K.C. Ojha puts forward the view that the traditional identification of Vishnugupta with Kautilya was caused by a confusion of the text's editor and its originator. He suggests that Vishnugupta was a redactor of the original work of Kautilya. Thomas Burrow goes even further and suggests that Chanakya and Kautilya may have been two different people.Role in the fall of the Nanda empire -Chankaya and Chandragupta have been credited with defeating the powerful Nanda Empire and establishing the new Maurya Empire.

Mudrarakshasa("The Signet of the Minister"), a play dated variously from the late 4th century to the early 8th century, narrates the ascent of Chandragupta Maurya to power: Sakatala, an unhappy royal minister, introduced Chanakya to the Nanda king, knowing that Chanakya would not be treated well in the court. Insulted at the court, Chanakya untied theSikha(Choti) (lock of hair) and swore that he would not tie it back till he destroyed the Nanda kingdom. According to Mudrarakshasa, Chandragupta was the son of a royal concubine named Mura and spent his childhood in the Nanda palace. Chanakya and Chandragupta signed a pact with Parvataka (identified witt King Poras by some scholars) of north-west India that ensured his victory over the Nanda empire. Their combined army had Shaka,Yavana(Greek), Kirata, Kamboja and Vahlik soldiers. Following their victory, the territories of the Nanda empire were divided between Parvataka and Chanakya's associate Chandragupta.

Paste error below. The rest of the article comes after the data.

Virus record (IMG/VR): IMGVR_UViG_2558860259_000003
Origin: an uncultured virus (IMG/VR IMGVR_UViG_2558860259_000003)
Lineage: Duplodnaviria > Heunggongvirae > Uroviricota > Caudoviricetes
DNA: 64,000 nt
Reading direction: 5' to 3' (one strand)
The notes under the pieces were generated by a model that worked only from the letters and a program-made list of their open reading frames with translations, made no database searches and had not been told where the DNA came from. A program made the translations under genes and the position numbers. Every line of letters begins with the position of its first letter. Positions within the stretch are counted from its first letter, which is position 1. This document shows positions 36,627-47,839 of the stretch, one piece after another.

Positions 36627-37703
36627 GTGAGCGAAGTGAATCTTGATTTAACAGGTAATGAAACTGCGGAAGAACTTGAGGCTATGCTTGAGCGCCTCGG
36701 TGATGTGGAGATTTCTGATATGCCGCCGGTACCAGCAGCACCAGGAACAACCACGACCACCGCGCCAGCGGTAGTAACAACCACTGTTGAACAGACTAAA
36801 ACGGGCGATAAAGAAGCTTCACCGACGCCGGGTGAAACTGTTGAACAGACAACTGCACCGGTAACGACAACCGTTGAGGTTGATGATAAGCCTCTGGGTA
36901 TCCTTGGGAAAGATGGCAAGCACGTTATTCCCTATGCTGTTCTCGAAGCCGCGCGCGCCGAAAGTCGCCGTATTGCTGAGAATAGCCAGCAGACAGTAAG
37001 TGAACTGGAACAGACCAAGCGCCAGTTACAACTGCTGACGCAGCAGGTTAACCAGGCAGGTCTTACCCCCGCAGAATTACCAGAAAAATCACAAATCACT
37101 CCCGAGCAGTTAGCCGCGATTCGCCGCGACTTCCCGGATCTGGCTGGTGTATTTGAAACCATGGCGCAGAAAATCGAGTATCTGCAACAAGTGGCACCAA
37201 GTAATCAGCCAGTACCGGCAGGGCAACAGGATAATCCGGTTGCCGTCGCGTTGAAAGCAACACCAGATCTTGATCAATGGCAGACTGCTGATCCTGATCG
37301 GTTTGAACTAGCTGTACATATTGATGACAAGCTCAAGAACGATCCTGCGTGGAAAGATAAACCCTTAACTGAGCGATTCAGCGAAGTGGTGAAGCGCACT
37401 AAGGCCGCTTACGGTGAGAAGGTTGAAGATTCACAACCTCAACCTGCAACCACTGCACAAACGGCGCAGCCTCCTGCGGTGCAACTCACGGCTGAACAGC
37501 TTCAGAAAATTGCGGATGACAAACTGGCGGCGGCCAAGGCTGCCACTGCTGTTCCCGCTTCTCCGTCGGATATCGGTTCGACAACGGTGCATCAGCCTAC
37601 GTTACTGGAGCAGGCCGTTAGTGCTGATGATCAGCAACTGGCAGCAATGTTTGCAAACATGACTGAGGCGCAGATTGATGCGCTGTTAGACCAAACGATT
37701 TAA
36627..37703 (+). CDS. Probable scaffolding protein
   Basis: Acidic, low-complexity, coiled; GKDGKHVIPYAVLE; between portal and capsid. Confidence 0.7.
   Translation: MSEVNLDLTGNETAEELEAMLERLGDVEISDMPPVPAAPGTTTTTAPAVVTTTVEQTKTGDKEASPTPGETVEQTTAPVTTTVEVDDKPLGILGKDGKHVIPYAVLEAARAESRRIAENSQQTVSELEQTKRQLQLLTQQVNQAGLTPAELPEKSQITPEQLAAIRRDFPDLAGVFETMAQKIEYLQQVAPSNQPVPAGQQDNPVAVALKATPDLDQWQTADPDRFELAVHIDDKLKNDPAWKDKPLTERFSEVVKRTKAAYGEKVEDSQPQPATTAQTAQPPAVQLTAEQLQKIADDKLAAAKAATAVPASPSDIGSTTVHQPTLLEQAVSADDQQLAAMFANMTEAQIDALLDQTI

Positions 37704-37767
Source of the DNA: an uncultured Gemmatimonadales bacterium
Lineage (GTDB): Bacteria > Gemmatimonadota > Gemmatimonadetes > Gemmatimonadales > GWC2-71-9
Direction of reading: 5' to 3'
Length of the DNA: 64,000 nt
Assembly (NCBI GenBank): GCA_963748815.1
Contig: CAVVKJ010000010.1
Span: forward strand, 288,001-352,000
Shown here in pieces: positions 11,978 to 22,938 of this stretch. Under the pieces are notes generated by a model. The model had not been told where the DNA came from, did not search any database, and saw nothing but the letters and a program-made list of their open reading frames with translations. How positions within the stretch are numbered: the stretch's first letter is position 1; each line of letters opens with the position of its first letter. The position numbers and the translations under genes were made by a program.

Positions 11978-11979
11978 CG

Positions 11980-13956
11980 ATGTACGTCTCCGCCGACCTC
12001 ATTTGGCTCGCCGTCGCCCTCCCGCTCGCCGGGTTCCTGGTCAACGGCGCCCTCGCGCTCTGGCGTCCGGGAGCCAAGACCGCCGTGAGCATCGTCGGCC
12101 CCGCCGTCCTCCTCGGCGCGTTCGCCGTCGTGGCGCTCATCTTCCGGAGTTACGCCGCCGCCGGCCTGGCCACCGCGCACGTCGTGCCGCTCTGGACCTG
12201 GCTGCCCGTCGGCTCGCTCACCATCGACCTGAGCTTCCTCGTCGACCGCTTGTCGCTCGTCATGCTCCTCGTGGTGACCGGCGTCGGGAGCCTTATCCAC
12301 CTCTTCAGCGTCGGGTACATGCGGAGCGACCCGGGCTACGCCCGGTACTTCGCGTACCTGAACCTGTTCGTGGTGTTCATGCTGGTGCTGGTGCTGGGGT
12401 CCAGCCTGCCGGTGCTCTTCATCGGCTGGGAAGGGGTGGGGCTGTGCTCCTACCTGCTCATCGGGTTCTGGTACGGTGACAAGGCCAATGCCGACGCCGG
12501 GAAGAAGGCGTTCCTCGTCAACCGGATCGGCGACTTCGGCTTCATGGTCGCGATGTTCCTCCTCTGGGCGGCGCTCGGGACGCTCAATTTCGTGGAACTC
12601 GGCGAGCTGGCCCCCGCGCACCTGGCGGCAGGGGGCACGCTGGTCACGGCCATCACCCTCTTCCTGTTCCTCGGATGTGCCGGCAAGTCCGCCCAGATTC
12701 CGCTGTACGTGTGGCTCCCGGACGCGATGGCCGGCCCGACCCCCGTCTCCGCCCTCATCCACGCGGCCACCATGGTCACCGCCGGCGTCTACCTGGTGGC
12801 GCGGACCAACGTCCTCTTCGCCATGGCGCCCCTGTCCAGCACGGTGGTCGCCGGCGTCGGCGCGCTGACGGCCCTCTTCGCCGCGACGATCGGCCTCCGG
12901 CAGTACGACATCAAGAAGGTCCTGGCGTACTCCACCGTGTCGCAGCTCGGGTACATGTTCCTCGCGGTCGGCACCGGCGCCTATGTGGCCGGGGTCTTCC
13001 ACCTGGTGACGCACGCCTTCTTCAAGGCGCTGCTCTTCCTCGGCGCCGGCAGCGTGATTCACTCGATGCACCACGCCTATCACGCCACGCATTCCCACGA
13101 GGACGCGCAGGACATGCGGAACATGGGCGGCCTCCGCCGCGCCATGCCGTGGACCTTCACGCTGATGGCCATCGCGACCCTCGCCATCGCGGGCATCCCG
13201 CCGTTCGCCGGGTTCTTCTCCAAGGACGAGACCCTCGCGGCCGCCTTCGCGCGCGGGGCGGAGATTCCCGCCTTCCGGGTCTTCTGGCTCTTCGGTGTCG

However, after Parvataka's death, his son Malayaketu sought control of all the former Nanda territories. He was supported by Rakshasaa, the former Nanda minister, several of whose attempts to kill Chandragupta were foiled by Chanakya. As part of their game plan, Chanakya and Chandragupta faked a rift between themselves. As a sham, Chandragupta removed Chanakya from his ministerial post, while declaring that Rakshasa is better than him. Chanakya's agents in Malayaketu's court then turned the king against Rakshasa by suggesting that Rakshasa was poised to replace Chanakya in Chandragupta's court. The activities by Chanakya's spies further widened the rift between Malayaketu and Rakshasa. His agents also fooled Malayaketu into believing that five of his allies were planning to join Chandragupta, prompting Malayaketu to order their killings. In the end,
Rakshasa ends up joining Chandragupta's side, and Malayaketu's coaliation is completely undone by Chanakya's strategy.

According to the Buddhist texts, Chandragupta was the son of the chief of the Moriya clan of Pippalivana. Chanakya once saw him leading a band of local youth and was highly impressed. He picked Chandragupta as the leader of the anti-Nanda revolt.